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From Ole Ersoy <ole_er...@yahoo.com>
Subject Re: Streaming / Serializing Big Objects
Date Fri, 08 Sep 2006 19:00:44 GMT
Cool - 

OK suppose we had a StateManager.

The StateManager 
has a decode method on it that reads a persistent file
and creates the directory tree.

The StateManager's encode method uses a list of
references to directory tree objects
creating a concatenated String of the string
representation of all these objects, and then writes
the string to a file, once all the concatenation is
done.

Am I getting any warmer?

I read a little about prevayler.  It just serializes
all the java objects that need to be peristed
immidiately as it becomes aware of them, I think, and
then keeps them updated as the objects mutate.  So if
the application crashes, on reboot it will read the
persistant files and be back up.  To make reboot more
efficient, the persistant files can be managed like I
described above with the StateManager on a clean
shutdown, which I think is what you are describing.

The reason I mention this is because as the directory
tree mutates, we would not want to persist the entire
tree per mutation right?  So we would have to either
use relational persistance, or write a single file
just containing the mutation.  

That would mean we are in more of an rsync like mode,
where if the server crashes, we load the original
directory tree file + any mutation files.

If the directory shuts down cleanly we encode all the
directory objects to one file and delete all the
"temporary" mutation files.

Incidentally EMF can be used for any type of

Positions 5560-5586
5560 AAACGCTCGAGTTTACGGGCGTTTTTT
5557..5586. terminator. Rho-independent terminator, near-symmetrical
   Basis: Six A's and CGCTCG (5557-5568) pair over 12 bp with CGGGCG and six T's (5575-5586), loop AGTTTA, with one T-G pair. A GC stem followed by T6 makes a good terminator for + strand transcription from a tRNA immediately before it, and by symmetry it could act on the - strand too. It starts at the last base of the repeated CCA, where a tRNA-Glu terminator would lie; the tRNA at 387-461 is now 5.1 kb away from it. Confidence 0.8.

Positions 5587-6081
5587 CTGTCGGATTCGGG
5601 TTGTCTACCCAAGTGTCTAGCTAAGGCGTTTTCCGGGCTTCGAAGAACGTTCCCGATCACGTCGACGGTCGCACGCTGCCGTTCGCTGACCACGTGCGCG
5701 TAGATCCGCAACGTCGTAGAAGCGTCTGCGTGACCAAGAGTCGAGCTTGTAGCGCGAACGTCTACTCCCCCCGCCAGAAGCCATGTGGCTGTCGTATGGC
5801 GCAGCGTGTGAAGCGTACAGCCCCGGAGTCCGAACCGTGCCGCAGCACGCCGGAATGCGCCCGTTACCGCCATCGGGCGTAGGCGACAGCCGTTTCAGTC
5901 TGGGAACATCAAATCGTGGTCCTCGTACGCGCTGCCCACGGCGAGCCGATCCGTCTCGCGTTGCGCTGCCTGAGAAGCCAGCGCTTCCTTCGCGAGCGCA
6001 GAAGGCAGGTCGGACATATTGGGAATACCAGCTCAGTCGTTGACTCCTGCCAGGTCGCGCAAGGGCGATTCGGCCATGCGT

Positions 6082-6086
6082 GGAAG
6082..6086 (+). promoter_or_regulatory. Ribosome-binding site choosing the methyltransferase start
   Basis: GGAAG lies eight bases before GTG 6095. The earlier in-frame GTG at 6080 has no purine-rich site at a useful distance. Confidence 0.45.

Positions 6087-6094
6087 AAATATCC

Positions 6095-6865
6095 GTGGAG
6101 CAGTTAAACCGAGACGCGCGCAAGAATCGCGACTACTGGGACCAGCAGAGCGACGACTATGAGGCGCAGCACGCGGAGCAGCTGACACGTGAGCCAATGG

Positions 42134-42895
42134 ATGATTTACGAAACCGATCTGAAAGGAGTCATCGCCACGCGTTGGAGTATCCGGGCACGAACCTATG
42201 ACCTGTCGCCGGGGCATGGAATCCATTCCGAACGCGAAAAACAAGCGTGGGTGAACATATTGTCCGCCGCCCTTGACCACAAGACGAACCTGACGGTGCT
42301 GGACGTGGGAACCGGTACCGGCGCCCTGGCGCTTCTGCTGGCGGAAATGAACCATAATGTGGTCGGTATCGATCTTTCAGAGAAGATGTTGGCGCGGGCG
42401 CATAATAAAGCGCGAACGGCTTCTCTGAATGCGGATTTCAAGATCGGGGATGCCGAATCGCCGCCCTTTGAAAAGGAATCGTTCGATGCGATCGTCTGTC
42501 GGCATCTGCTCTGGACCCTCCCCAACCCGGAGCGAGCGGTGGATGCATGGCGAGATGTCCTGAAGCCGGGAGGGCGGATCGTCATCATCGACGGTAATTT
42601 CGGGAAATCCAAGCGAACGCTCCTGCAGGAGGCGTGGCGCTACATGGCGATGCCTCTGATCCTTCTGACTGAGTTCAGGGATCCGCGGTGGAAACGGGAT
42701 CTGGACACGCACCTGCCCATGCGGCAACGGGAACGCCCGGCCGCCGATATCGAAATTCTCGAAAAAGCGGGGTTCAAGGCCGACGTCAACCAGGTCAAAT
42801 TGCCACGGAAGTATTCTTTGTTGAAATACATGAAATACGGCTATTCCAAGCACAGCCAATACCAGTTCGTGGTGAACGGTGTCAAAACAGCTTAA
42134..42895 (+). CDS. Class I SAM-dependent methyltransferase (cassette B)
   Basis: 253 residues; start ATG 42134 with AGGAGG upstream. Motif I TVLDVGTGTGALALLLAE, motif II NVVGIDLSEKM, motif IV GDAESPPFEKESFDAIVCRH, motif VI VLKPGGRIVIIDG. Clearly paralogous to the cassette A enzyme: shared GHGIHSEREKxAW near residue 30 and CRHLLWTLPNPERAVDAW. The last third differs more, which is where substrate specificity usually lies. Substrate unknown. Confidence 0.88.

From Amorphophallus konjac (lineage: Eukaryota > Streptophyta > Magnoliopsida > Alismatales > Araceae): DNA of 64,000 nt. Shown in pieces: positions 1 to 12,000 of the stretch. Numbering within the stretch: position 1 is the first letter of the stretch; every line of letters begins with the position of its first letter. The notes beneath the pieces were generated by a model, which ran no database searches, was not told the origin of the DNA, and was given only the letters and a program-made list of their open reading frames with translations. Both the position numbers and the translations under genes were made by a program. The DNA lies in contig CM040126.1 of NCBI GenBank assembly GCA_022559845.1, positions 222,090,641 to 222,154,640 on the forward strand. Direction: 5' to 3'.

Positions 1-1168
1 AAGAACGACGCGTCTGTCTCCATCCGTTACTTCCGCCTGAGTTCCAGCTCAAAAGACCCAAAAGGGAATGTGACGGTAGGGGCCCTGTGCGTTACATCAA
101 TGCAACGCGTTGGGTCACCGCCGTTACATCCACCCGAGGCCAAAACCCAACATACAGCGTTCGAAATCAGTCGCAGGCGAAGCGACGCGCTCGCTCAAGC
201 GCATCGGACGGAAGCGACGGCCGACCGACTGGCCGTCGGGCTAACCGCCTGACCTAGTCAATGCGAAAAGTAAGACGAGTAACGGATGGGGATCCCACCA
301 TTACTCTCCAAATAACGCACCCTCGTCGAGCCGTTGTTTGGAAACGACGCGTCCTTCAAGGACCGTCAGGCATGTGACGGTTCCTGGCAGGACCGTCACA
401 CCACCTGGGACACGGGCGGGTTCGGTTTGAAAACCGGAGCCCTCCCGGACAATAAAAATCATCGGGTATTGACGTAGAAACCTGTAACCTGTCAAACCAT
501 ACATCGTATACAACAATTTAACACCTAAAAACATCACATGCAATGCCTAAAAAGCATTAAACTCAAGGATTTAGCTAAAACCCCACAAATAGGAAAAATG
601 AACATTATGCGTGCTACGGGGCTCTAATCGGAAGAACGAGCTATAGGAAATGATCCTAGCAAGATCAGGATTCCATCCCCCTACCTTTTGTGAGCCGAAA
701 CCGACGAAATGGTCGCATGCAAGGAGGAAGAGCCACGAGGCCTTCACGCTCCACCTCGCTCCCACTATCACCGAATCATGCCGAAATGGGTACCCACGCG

serialization, a concatenated file like the one I just
described, xml, relational persistance, etc.  One of
the benefits of EMF is that if for whatever reason
someone wanted to serialize to XML, implementing a
function to do so would be very straight forward.  If
someone wanted to serialize to a relational source,
that's easy too.

There's also the EMF Technology projects's Object
Constraint Language can be used to query the EMF
model...and  I would think it would be very useful for
creating directory like queries and coding the query
api.

There's an article on the eclipse site just written on
how to use it.

Cheers,
- Ole


--- Emmanuel Lecharny <elecharny@gmail.com> wrote:

> Ole,
> 
> just keep in mind that we are talking of byte[] or
> String, not complex Java
> objects :)
> 
> What we need is a simple mechanism that will allow
> the server to stream thos
> two kind of objects. The main issue, if we stream to
> disk, is to avoid
> zillions of small files to be created. We need a
> storage which will be able
> to store those blobs into a single file, even if
> it's 10 Gb large.
> 
> An other point is that we can't do XML : it's
> overkilling. You will have
> structures like :
> <jpegPhoto name="MyFace.jpg">
>   Ar45tYU...Rt==  (2Mbytes of base64 data)
> </jpegPhoto>
> 
> Don't over(ab)use XML ;)
> 
> (ok, I know : compared to the disk access, it's ate
> least 2 order of
> magnitude faster, but the less CPU we eat, the more
> can be used by other
> threads).
> 
> Any idea is welcome, and ma be we can start a page
> on confluence with those
> ideas. Atm, we are just in a
> 
> Emmanuel.
> 
> On 9/8/06, Ole Ersoy <ole_ersoy@yahoo.com> wrote:
> >
> >
> > 1-Decoder
> > So if the decoded request request object is above
> the
> > configured threshold, then ADS would need to
> persist
> > it per the configured persitance
> mechanism(Prevayler,
> > ...), otherwise we store it in memory.
> >
> > The myfaces upload component looks at it's size
> > threshold and serializes the uploaded file if it's
> > above the specified threshold.  I'm sure it's just
> > uses Java serialization straight up, but the
> component
> > can be hooked up to any integration/persistance
> layer
> > naturally.
> >
> > Suppose the whole directly tree was stored using